He can tick off the reasons without a moment’s hesitation.
“We were losing a tremendous amount of business. We had already developed the relationship. They wanted to do business with us, and we didn’t want to lose out on that market share. We’re always creating our own customers in sub prime and prime. It’s really a natural transition for us.”
But that didn’t make it easy.
To complete the transition, Nerison had to change some mindsets. Instead of putting customers into his own program, he had to willingly send them on to a financing source like Americredit or Wells Fargo. But, Nerison’s oldest mindset is still a daily reality: Treat your customers right, work a deal with honesty and integrity, and they’ll keep coming back.
One other thing: Don’t ever stop training.
Training, training and training
“One of the key things to making this work is to eliminate turnover and training, training, training,” he stressed.
According to Nerison, sales people “have to know how to handle customers and make sure they’re not running customers through loops. We don’t deviate on training. It’s five days a week, 8 to 9 every day,” says Nerison.
Other top dealers who have proven themselves in running a blended sales floor endorse that sentiment wholeheartedly.
“We spend lots and lots of time learning our processes and training our people on those processes,” says Scott Pitman, who runs Gorges Motor Company of Wichita, Kan. To make sure that all their customers get treated the way Pitman intends, he offers sales people a bonus system based on the total number of cars sold.
“My sales people don’t care of its good or bad credit. They’re just excited about getting paid,” says Pitman.
“We have a very heavily managed floor,” adds the dealer. There is roughly one manager for every two sales people. The training budget gobbles up 50 cents compared to every dollar spent in advertising – a ratio that would stun most dealers. Pitman works hard at blending training with motivation, celebrating successes as a way of reinforcing his management’s sales philosophy.
“Today we had a lady, well, we needed to do a special deal for her,” says Pitman. “She needed somebody’s help and had been abused by some of our competitors. And I was able to share that story and teach it to the team. [Customers] get to see us as more than just selling cars.”
Training is particularly crucial if, like Pitman, you take a subtle approach to identifying prime, sub prime and BHPH customers through a subtle series of questions.
There are some obvious giveaways, says Pitman. If a sales person’s first question centers on where the customer heard about the dealership, they know where they stand when the customer answers back that they heard one of his ads for people with bad credit. If they press on to learn where they bought their last car and obtained their last loan, they’re usually pretty well clued in whether they’re dealing with a retail customer with good credit, a Special Finance or potential BHPH customer. Anyone with credit challenges to deal with is immediately urged to come in and fill out a credit application, so the sales people will then be able to know what kind of vehicle they can qualify for and what kind of payment they can be expected to cover.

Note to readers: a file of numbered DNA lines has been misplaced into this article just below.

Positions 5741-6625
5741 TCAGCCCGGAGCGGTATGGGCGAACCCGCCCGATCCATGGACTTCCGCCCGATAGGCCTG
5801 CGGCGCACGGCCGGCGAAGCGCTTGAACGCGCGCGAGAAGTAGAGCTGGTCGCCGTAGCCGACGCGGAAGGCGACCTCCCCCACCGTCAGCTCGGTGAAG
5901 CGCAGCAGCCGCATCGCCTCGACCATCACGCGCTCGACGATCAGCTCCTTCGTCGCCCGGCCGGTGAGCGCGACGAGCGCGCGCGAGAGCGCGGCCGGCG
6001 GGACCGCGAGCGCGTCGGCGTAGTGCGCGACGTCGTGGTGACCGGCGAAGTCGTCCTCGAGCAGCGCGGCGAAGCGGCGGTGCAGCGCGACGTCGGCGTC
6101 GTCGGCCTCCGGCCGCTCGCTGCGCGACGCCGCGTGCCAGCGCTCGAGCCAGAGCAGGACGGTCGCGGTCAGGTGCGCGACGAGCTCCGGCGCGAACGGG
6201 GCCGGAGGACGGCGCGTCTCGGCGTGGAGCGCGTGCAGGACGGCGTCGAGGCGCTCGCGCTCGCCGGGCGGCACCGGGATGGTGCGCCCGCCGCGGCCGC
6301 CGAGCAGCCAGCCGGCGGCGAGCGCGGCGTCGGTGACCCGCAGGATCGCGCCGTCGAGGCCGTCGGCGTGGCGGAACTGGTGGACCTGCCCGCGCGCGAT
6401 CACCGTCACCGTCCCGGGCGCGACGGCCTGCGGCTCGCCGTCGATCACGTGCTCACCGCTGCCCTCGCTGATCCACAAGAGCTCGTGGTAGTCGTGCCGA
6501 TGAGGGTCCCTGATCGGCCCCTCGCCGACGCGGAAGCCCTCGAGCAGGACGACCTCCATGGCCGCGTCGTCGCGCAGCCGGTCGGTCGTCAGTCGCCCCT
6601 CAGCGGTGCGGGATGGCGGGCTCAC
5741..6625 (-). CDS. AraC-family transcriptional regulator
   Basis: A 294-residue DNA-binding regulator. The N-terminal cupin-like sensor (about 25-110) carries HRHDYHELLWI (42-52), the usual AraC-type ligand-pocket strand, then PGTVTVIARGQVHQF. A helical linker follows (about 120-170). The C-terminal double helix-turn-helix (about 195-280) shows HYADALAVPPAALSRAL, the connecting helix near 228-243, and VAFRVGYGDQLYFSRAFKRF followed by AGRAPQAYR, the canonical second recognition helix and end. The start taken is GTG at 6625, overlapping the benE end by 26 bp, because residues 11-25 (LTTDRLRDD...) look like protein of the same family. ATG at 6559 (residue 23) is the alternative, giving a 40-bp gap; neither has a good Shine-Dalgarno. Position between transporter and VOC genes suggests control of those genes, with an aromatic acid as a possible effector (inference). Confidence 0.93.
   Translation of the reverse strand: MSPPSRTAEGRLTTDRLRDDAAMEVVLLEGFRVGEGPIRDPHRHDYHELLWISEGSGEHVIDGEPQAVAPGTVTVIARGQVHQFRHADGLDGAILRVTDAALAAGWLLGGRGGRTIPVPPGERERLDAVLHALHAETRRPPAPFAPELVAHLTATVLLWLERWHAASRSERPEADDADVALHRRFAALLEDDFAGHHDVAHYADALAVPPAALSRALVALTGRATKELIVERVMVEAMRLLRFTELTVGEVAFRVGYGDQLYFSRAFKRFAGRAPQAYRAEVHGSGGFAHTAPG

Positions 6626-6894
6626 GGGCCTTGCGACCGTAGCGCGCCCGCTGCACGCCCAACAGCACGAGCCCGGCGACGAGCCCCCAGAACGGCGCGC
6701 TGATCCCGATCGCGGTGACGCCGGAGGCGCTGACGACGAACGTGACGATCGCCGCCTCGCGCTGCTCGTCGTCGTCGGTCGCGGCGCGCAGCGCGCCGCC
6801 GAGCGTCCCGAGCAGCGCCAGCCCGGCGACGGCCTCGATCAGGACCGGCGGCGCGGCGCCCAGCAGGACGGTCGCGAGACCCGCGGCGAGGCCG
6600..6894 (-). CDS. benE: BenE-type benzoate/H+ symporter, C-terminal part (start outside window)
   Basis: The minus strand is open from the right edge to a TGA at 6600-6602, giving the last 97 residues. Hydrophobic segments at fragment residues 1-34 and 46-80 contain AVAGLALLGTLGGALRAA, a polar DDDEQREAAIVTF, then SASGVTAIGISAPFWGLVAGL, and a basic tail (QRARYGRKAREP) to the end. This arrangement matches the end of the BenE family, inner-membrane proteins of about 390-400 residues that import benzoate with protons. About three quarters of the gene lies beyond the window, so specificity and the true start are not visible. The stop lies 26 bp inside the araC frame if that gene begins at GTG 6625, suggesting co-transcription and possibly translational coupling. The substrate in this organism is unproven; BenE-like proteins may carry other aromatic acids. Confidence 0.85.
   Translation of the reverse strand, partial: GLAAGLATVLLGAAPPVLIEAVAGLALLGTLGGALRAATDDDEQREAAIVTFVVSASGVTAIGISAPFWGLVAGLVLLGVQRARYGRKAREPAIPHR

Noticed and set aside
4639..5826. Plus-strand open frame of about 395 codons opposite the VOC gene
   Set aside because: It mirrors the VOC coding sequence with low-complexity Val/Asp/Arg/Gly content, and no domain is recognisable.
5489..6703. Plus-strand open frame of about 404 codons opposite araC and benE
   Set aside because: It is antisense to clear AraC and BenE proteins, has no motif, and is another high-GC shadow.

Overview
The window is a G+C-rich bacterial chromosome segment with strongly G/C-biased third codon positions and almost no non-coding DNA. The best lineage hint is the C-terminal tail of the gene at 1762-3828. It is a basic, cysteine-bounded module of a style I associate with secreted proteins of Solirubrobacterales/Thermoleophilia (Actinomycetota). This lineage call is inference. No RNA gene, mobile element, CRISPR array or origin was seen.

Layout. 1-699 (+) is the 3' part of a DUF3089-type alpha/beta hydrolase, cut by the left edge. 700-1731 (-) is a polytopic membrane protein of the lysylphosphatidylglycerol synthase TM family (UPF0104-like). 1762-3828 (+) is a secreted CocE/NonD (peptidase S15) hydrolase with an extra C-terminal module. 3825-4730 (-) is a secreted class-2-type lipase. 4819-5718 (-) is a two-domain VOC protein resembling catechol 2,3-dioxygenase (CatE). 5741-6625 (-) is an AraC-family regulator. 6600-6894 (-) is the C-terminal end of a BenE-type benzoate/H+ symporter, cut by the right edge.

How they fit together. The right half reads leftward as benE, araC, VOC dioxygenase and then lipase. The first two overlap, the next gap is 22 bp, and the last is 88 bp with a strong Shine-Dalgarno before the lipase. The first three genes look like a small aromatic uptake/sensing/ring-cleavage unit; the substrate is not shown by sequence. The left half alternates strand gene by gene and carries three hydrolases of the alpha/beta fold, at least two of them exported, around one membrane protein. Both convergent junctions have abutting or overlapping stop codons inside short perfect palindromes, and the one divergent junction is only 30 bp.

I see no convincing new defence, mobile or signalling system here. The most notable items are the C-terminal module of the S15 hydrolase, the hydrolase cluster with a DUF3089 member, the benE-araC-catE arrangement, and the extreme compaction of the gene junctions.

“Right now, sitting in the showroom, are eight or nine guests,” says Pitman as he’s talking with Auto Dealer Monthly. “I have one couple here with perfect credit, and they know we’ve been in business for a long time. They’re not going to be treated nicer; we offer the same great environment to everyone. But the credit customer needs to slow down to speed up. They need to slow that process down so we can get back to the lot and show them cars they are qualified for.”
Get me a credit app
Ryan Linnehan, president of Linnehan’s Credit Now! Auto Company, with lots in Maine, has the same objective as Pitman, but he takes a somewhat different approach to getting there. In his world, managing a blended floor requires a disciplined approach to gaining a credit application as early as you can in sales process.
“If you can get me a credit application,” Linnehan tells the sales people, “we can pull the bureau. With that, we know what we’re dealing with.”
That general guidance holds true no matter how the customer is contacting the dealership; phone up, walk-in, online – the credit app is the first step to get them pointed toward the right inventory. That way, customers don’t sell themselves on a vehicle they can’t afford to drive home.
“It’s not impossible to switch from one vehicle back to something they can afford,” says Linnehan, the fourth-generation Linnehan to help run the business. “But it’s easier the other way around. It sure is hard when they fall in love with a $30,000 Yukon and they qualify for a $10,000 Grand Am.”